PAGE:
Launching an online dating site in Britain is going to be challenging enough when the joining fee is £10,000, but founder Gus Terkelsen has decided that one way of drumming up free publicity is to declare British women as being ugly.
Yes guys, the reason why you're single isn't because you refuse to compromise on sock hygiene, it's because we women are a nation of mooses.
Talking to the Mail Online, Gus said: "Coming from a Scandinavian country we know Britain as a country of ugly women. Ugly girls don’t like the site and poor guys don’t like it. They don’t want to admit that guys prefer beautiful women and women want rich successful men."
His site, the Secret Diamond Club, was launched in Denmark in 2012 - the UK version has been up and running for less than a month.
From what we can tell, the dating site pairs up rich men (regardless of appearance) with beautiful women (personality optional).
So far, so Sugardaddy.com - the site that pairs up lonely older gents with younger women who like being looked after.
The difference however is in the extremely high price tag to join the site - for men, there is a starting fee of £10,000 per year, and can go up to 60,000 a year.
The idea - understandably, unless you're a rich codger looking for a hot, young woman - has come under fire for being sexist as well as objectifying women by their looks.
Apart from Gus's own statements that men are only interested in beautiful women, presumably the lower end of the membership allows you access to women who aren't as beautiful as the more expensive end. To us, that has very uncomfortable similarities with the pricing range of a high class escort service.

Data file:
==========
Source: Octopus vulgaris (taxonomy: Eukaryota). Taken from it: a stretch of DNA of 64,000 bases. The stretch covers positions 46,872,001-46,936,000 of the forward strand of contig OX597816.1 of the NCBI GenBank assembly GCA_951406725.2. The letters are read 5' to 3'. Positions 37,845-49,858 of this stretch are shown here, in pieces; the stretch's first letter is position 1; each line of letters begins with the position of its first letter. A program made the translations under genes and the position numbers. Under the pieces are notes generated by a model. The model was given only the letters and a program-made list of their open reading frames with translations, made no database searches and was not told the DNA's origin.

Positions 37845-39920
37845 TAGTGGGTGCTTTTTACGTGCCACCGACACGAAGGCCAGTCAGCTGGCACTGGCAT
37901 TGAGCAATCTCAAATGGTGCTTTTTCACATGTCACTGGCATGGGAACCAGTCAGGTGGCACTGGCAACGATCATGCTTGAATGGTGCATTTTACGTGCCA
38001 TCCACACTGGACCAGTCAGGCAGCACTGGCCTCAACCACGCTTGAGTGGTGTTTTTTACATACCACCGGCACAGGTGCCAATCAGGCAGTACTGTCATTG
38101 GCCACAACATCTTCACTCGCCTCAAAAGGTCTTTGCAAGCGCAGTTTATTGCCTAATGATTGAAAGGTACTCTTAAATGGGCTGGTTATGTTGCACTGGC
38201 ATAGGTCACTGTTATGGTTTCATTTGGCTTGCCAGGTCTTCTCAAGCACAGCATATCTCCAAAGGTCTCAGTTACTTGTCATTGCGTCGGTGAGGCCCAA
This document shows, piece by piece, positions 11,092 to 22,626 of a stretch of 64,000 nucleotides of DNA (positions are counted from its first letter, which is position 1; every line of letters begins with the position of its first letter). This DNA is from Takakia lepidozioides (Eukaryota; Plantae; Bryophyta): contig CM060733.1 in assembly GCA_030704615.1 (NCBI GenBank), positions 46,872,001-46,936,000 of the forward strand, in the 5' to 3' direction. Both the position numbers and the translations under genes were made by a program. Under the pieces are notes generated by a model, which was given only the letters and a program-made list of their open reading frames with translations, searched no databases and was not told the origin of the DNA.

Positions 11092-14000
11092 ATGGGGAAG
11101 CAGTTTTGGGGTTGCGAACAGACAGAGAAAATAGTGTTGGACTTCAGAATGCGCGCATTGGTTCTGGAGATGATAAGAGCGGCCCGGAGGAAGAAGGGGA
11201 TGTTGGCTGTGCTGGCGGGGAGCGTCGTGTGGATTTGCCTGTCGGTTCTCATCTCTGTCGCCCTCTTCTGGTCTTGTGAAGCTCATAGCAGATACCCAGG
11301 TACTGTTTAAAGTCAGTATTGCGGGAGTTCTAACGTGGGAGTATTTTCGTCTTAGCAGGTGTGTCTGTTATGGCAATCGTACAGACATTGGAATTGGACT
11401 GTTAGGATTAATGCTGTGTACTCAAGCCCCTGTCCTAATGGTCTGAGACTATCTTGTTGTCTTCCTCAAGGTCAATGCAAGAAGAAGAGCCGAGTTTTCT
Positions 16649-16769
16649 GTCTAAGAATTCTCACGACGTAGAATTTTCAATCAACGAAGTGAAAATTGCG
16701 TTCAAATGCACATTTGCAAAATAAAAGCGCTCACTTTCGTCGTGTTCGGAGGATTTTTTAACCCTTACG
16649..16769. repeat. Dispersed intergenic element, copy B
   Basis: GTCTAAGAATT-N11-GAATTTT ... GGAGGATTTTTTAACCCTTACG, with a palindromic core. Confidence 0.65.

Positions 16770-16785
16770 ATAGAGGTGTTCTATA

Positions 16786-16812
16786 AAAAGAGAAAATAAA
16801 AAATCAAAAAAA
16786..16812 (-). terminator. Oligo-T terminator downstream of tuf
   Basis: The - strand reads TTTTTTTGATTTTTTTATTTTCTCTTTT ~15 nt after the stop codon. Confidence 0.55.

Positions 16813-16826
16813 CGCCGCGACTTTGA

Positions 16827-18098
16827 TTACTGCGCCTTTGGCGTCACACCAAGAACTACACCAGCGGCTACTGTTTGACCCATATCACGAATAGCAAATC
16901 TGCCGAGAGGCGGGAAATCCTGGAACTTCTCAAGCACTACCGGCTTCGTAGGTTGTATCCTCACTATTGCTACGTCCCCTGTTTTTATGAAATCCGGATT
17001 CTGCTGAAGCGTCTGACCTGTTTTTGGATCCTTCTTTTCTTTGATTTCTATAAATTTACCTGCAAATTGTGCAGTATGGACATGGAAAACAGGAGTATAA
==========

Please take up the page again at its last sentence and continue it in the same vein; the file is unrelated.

Then there is the questionable ideology behind why Gus thinks this is a workable model. According to him, "genes dictate women are turned on by success" and advised us to check with an evolutionary scientist.
HuffPost UK Lifestyle caught up with the businessman to ask him a few questions. Namely - when did money override primal instinct?
"Women don't rationalise this," he says. "It's genetic. When you see a big, strong lion mating with lots of females, that is because they are attracted to that. Back in the day, 1,000 years ago, if you had a girl who mated with a less successful man and got pregnant, she and/or the baby was more likely to die. This is how natural selection works."
Since our bodies have an evolutionary date-stamp of 10,000 years ago - long before money existed - we don't buy it. What if I ended up with a short, bespectacled rich man with asthma? Science can't differentiate between rich genes and poor ones.
"It's not money that women are attracted to - it's the ability to make things happen."
This still doesn't answer the question. And surely a site based on such superficiality is only likely to create brief hook-ups?
"It's none of our business how our clients want to define their relationship whether they want monogamy or just to date," he replies.
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Is he likely to create a site for wealthy women and good-looking men then? Unlikely - as he says he does not see it as an equally good business opportunity.
"You can connect other kinds of people - and one of the versions is rich women and handsome men, But the vast majority of wealthy men want to be with beautiful women, it doesn't work as well the other way around.
While we think Gus is doing his gender a disservice - he basically just spelled out that men are superficial twits who only want a nice looking partner - it is true in that it's the way the world currently works.
Women can join the site for less than the men - which include self-made millionaires and sportsmen - for around £30 a year. They have to submit three photographs - one must include a body shot - and are then scrutinised by a panel of 20 experts.
They are then given a rating between 1 - 100, which is based on the photographs, their age and other women on the site. Ugliness also comes with a levy - if you have a lower rating, you have to pay more for your membership.